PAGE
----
Fred Herzog’s Vintage Vancouver

Fred Herzog, Bogner’s Grocery (1960)

I’ve seen the street photography of Fred Herzog previously but a brief essay by Geoff Dyer in today’s New York Times Magazine prompted me to look anew at Herzog’s work.  Herzog came to Canada in the early 1950s from Germany and from the late 1950s through the 1960s pioneered color street photography in his adopted city of Vancouver.  His candid shots provide a splendid if unvarnished documentary of the city and its people during that period.  The vintage images also subtly illustrate many things that have changed in Vancouver and other urban areas throughout Canada (and America) in the past several decades.

More of Herzog’s work can be seen at Vancouver’s Equinox Gallery and on its website.

Fred Herzog, 2nd Hand Store Boy (1959)

 

Fred Herzog, Alexander Street (1967)

 

Fred Herzog, Granville Street from Granville Bridge (1966)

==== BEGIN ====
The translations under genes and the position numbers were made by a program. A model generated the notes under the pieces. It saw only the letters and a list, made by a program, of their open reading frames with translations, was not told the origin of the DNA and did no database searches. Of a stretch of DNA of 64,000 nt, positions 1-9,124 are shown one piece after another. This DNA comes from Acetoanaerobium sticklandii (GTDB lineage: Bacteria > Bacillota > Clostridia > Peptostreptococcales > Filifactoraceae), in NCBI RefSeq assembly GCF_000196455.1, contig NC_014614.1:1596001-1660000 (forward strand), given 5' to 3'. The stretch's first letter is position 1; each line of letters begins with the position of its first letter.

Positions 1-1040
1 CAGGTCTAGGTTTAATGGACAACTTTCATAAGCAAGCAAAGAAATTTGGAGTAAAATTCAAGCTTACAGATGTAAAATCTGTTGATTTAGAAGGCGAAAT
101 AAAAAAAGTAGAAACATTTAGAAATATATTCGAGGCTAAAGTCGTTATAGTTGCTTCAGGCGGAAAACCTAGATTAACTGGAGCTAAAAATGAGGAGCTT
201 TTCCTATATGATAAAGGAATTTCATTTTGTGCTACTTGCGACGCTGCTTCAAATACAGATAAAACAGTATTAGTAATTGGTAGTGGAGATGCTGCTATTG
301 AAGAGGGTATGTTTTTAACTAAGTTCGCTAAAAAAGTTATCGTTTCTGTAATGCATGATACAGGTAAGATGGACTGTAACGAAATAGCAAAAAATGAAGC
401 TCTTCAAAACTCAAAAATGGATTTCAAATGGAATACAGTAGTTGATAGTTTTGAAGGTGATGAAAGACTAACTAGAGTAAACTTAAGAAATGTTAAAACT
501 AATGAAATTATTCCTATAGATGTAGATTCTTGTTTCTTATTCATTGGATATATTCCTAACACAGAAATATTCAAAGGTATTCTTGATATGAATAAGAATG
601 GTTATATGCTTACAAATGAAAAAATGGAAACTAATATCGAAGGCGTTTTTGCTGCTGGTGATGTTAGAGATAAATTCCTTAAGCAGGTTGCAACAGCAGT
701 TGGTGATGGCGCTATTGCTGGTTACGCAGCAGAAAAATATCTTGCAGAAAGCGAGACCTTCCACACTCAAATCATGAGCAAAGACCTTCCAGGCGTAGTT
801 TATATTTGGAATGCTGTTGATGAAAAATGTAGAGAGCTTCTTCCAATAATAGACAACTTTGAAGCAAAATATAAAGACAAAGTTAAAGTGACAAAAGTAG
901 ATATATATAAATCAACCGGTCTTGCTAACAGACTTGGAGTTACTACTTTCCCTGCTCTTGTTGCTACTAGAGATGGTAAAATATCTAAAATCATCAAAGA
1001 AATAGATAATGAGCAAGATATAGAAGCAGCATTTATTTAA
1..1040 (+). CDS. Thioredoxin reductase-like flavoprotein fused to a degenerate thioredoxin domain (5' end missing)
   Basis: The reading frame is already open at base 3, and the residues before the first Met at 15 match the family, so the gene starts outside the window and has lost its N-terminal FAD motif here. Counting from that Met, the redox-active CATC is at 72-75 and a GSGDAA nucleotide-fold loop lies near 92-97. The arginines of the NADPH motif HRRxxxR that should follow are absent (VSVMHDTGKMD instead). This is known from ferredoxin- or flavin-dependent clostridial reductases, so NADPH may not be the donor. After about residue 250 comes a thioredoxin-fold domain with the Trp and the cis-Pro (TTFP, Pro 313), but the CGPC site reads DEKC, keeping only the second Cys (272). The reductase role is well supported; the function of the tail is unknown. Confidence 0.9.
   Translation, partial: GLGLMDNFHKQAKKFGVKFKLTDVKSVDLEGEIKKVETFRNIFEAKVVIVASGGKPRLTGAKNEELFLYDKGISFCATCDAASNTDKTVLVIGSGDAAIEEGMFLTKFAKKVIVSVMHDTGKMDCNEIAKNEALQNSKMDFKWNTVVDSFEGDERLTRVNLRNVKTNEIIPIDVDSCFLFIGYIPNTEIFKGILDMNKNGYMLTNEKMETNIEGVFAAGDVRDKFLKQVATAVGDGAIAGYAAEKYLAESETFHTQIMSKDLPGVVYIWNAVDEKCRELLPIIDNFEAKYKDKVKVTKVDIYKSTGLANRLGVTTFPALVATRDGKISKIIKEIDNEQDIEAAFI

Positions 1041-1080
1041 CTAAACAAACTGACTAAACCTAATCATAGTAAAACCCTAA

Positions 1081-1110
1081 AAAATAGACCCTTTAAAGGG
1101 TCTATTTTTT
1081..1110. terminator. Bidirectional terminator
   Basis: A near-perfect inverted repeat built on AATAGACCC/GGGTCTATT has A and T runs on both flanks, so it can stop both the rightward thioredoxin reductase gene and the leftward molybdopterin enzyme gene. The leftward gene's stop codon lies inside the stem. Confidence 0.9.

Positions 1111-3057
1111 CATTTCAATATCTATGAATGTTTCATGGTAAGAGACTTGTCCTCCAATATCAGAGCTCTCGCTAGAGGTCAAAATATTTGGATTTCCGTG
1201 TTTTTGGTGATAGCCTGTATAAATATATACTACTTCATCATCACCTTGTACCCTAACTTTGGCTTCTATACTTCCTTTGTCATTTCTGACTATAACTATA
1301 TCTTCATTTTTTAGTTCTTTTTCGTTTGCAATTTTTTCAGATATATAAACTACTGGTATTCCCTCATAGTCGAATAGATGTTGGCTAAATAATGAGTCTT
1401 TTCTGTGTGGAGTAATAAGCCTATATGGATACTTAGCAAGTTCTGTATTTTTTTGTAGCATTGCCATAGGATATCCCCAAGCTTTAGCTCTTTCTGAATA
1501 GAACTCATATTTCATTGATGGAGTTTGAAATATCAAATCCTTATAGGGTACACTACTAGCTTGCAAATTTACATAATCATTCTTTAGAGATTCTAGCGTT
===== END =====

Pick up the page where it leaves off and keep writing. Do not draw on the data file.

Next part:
Fred Herzog, Granville/Robson (1959)

 

Fred Herzog, White Lunch Granville (1959)

 

Photo Credits:  Fred Herzog and Equinox Gallery

Similar Posts on O’Canada:

⊕  Vintage / Mod Design: The City Bus

⊕  Love These Vintage Neon and Bulb Signs

⊕  Regent Gas Station and Sleek Modern Design

Hello, Yellow . . .

Sun Carving by Local Artists David Taylor, Black Rock, N.S.

A collection of yellows from various photo outings across Canada to brighten the impending blue of winter.

Similar posts on O’Canada:

→ Green With Envy

→ Joy of the Blues

Seeing Red 

Stewart Jones’s Vivid Cityscapes

Wellington Composition

Stewart Jones, Wellington Composition (2013)